Class Clips is changing
We will be introducing the new Knowledge and Learning Beta website over the coming months. Clips for use in the classroom are now available on your phone, tablet or PC.


Alternatively, you can still browse or search by keyword or clip number on this site.

CLIP 12899

Leaf structure and the absorption of carbon dioxide

Leaf structure and the absorption of carbon dioxide
Play

Did you know?

All Class Clips content is available to watch on mobile, tablet and desktop devices on our new Knowledge & Learning BETA website.

Key Info
  • Leaf structure and the absorption of carbon dioxide
  • Duration: 01:00
  • The surface structure of a leaf is observed using increasingly larger magnifications. We can see the detail of stomata. The absorption of carbon dioxide through stomata is discussed and linked to the structural features of a tree.
  • Subject:

    Science

       Topic:

    Bio: Plants - Physiology

  • Keywords: carbon dioxide, photosynthesis, leaf, stomata, plants, physiology, botany
Ideas for use in class
  • The idea of stomata and their density on the leaf surface is often a difficult one to relay to students. Students can then do practical work making ‘prints’ of a leaf surface using nail varnish. They can investigate stomatal distribution in relation to adaptations of plants to their environment. This can be used as an introduction to leaf structure and then developed into a discussion of the other features of a leaf and how it is adapted for efficient photosynthesis. The mechanisms for the opening and closing of stomata can also be developed with older students, as well as plant strategies for dealing with water stress - also linked to stomatal action. The final section which links an exhaled breath to the bark of a tree can be used as stimulus for a synoptic mind mapping exercise to bring together all that a student may know about plant growth and photosynthesis.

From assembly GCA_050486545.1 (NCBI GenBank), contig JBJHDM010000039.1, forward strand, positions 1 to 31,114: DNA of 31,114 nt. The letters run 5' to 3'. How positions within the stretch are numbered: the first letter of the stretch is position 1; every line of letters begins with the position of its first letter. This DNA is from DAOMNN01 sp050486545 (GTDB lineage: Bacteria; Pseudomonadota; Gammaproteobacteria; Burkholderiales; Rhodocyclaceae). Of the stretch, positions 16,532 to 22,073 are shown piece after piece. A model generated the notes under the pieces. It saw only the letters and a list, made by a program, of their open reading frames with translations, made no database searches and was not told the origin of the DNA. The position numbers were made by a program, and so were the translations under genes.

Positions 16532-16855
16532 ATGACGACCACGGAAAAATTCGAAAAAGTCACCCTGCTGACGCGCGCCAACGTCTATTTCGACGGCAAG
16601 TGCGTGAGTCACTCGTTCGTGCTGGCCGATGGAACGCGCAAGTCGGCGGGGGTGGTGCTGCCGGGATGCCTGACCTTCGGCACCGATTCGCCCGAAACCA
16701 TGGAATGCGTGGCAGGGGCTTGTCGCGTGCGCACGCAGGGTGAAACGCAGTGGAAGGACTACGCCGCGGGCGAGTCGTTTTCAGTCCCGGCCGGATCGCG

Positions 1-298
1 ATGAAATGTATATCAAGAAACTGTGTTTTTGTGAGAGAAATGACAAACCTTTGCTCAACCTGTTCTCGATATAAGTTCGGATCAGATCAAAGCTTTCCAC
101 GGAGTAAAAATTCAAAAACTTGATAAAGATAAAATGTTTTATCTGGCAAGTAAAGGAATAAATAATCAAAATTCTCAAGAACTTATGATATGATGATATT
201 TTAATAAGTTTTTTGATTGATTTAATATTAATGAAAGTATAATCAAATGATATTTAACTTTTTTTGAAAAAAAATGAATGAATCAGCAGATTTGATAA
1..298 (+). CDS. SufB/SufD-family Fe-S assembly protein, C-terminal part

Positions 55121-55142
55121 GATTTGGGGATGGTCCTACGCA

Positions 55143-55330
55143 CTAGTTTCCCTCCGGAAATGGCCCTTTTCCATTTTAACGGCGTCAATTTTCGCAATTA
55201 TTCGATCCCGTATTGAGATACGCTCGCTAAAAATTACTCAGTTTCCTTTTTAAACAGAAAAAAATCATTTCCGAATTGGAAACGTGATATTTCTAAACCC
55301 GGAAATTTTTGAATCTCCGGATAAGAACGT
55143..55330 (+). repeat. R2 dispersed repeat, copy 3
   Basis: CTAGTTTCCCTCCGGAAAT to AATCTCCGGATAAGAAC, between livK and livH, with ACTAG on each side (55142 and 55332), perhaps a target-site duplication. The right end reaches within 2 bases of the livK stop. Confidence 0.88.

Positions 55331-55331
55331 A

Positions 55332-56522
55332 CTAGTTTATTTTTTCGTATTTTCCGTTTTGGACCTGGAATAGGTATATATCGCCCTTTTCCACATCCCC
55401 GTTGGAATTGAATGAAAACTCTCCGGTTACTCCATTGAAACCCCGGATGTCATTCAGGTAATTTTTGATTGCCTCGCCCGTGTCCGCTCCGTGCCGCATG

Background details
  • Clip language : English
  • Aspect ratio : 16x9

BBC navigation

BBC © 2014 The BBC is not responsible for the content of external sites. Read more.

This page is best viewed in an up-to-date web browser with style sheets (CSS) enabled. While you will be able to view the content of this page in your current browser, you will not be able to get the full visual experience. Please consider upgrading your browser software or enabling style sheets (CSS) if you are able to do so.